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    Sept. 16, 2010

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    BY TONY HAYNES

    RALEIGH, N.C. -- Given the fact that he grew up a Xavier fan, Cincinnati native Tom O'Brien never had a great deal of fondness for the University of Cincinnati.Innercity college rivalries, very much like those we see in the Triangle, tend to be on the intense side.

    In O'Brien's case, it was quite easy to root against the Bearcats since his father was a Xavier graduate and one time chairman of the school's athletic board.

    Now the head football coach at NC State, O'Brien will get his chance to beat the school he once considered a rival when the Wolfpack (2-0) hosts Cincinnati (1-1) at Carter-Finley Stadium Thursday at 7:30 p.m. Wolfpack Sports Network airtime for the contest is 6:30 p.m.

    Although it has one of the five oldest college football programs in the nation (Rutgers, Michigan, Minnesota and Navy are the others), Cincinnati hasn't always been a major player on the national stage. Lately, however, that certainly has changed.

    The Bearcats are coming off back-to-back Big East Championships, titles that earned them appearances in the Orange and Sugar Bowls.

    "It's great to see they made the most of their opportunity when they had a chance to go to the Big East," O'Brien said. "When you win 33 games the way they have the last three seasons, it just shows how far that program has come and how good they really are."

    Of course, that kind of sudden success often has consequences. Brian Kelly, the coach who turned the Bearcats into a BCS power, left for the perceived greener pastures of Notre Dame. Ironically enough, the coach who had once replaced Kelly at Central Michigan also succeeded him at Cincinnati. After leading Central Michigan to a pair of Mid-American Conference Championships and three straight bowl games, Butch Jones is now in his first year with UC.

    Jones' major influence in coaching was Rich Rodriguez, who cultivated his spread offense schemes while the offensive coordinator at Clemson, won big with them as head at West Virginia, and now is trying his best to conform the same strategies at Michigan.

    The spread works best with quarterbacks who can both run and throw with equal flair, and in junior Zach Collaros, Cincinnati appears to have such a signal caller. Rushing for 106 yards in two games, Collaros actually has twice as many carries (29) as any of the Cincinnati tailbacks. He's also 35-of-58 through the air for 349 yards and three touchdowns.

    "It all revolves around the quarterback Collaros," O'Brien said. "It didn't look like it at the time, but it was a blessing for us last week when Godfrey came in the game and started running around. The type of offense that Central Florida played at the end of the game is similar to what we'll have to face this week. They have a lot of quarterback-designed runs and he's a guy that you have to stop."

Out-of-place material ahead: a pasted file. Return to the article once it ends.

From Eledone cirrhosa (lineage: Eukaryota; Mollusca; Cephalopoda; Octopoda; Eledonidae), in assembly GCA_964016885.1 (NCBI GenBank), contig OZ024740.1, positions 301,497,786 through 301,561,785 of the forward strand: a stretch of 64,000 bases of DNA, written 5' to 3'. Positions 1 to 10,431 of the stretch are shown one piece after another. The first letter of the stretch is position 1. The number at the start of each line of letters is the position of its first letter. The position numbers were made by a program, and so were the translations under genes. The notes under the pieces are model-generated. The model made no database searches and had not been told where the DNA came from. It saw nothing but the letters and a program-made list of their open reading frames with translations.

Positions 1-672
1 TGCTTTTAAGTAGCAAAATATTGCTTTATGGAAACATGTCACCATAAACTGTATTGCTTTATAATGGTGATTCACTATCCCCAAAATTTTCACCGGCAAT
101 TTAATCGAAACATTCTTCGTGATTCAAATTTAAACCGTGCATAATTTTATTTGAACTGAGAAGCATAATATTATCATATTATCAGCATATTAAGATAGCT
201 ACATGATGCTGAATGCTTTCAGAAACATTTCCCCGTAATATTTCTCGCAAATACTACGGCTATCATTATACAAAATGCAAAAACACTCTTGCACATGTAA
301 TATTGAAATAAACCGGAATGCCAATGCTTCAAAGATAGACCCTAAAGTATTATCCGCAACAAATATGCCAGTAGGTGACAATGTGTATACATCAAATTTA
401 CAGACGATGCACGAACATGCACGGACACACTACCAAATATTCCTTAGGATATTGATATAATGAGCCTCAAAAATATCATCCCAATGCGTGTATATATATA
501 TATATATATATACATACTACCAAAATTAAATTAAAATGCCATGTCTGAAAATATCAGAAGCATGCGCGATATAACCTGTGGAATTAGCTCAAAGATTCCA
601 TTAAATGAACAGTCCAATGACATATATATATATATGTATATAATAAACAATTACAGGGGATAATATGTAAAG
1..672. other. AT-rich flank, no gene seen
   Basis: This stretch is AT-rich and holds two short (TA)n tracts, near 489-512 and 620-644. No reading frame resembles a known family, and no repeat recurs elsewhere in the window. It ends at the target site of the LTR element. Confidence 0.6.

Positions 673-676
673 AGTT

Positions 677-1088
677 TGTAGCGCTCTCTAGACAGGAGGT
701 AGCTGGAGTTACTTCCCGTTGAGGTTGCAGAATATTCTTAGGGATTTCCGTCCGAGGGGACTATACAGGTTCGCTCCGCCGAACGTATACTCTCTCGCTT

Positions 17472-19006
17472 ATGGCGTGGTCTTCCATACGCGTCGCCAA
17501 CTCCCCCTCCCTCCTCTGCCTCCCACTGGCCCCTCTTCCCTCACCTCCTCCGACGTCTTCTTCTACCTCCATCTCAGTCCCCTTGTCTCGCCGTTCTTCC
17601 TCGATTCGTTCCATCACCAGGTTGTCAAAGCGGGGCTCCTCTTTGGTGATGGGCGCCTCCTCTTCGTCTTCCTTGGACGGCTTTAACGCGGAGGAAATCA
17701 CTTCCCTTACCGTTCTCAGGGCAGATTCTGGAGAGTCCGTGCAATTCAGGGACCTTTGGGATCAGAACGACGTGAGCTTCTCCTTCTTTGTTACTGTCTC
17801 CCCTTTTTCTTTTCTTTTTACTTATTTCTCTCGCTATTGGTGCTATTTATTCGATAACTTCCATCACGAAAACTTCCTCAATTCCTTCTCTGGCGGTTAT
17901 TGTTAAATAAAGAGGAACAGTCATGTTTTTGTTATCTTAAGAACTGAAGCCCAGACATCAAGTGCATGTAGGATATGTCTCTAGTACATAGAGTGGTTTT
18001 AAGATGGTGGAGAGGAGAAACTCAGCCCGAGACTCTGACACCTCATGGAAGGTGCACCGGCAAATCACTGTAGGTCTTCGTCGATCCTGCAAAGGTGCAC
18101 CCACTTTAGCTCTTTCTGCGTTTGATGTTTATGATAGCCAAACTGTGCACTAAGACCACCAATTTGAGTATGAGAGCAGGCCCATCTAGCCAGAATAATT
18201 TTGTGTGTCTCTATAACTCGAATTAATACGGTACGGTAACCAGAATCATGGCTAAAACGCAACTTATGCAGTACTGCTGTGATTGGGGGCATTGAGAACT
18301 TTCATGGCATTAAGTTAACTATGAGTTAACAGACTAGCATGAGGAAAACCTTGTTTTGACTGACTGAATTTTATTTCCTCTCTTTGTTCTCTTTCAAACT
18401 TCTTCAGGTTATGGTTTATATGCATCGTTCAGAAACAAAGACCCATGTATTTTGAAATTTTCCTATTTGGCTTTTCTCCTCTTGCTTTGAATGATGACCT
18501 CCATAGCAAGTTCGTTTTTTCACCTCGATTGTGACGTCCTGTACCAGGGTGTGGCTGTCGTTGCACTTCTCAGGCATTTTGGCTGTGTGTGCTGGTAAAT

Indeed, facing UCF's speedy Jeff Godfrey last week may have been a blessing in disguise for the NC State defense. The Wolfpack was cruising with a 28-7 lead entering the fourth quarter before Godfrey, a true freshman, gave the Pack all kinds of fits with his running ability.

    NC State defensive end Jeff Rieskamp, who's also a Cincinnati native, says Godfrey helped the Wolfpack prepare for Collaros.

    "They're both shifty quarterbacks," he said. "Any experience you can get playing in a game like this can help you out. Russell [Wilson] is a shifty quarterback and we play against him in preseason camp, so we kind of get used to it."

    Despite Godfrey's late-game heroics, the Wolfpack defense put together a solid effort last week, holding UCF to just a pair of offensive touchdowns and a paltry 1 of 11 third down conversions. Four of the Pack's five takeaways came on defense, including a third quarter interception by corner C.J. Wilson that he returned for a touchdown.

    This week, big-play receivers D.J. Woods (11 receptions for 118 yards) and Armon Binns (10 catches for 114 yards) will be the best pass-catching tandem NC State has faced thus far.

    "They have great athletes on the perimeter," said Wolfpack defensive coordinator Mike Archer. "Their receivers are big, strong guys and they throw the ball deep. Collaros is similar to Godfrey, so they're going to look at that film and feel like they can exploit us on the perimeter. They're the defending Big East Champions, so they're good."

    Although they dropped their opener at Fresno State, 28-14, the Bearcats have been stout against the running game on defense, allowing an average of just 71 yards through two games.

    All Big East linebacker J.K. Schaffer (16 tackles average) and 295-pound tackle Derek Wolfe (13 tackles per game) spearhead the Cincy defense. Other than a three touchdown flurry in the opening half, the NC State offense was hardly clicking on all cylinders in last week's win in Orlando. The Pack finished with just 239 yards of total offense, while quarterback Russell Wilson never found a rhythm, connecting on 10-of-30 throws for 105 yards and one touchdown.

    Following the season-opening victory over Western Carolina, O'Brien said Wilson was still rusty after spending much of his summer playing baseball in the Colorado Rockies organization. Jones, the first-year Bearcats coach, isn't necessarily buying it.

    "I'm impressed," he said. "He's played a lot of football for them. The thing that causes you problems is that he can make plays with his legs. If you don't have discipline rushing him, he's going to escape and make plays. He has the arm strength to make plays and he's accurate. I can see what they're saying in terms of baseball and it takes time, but he's a very talented player and he's proven that."

    This will be the first ever meeting between NC State and Cincinnati.


     

     

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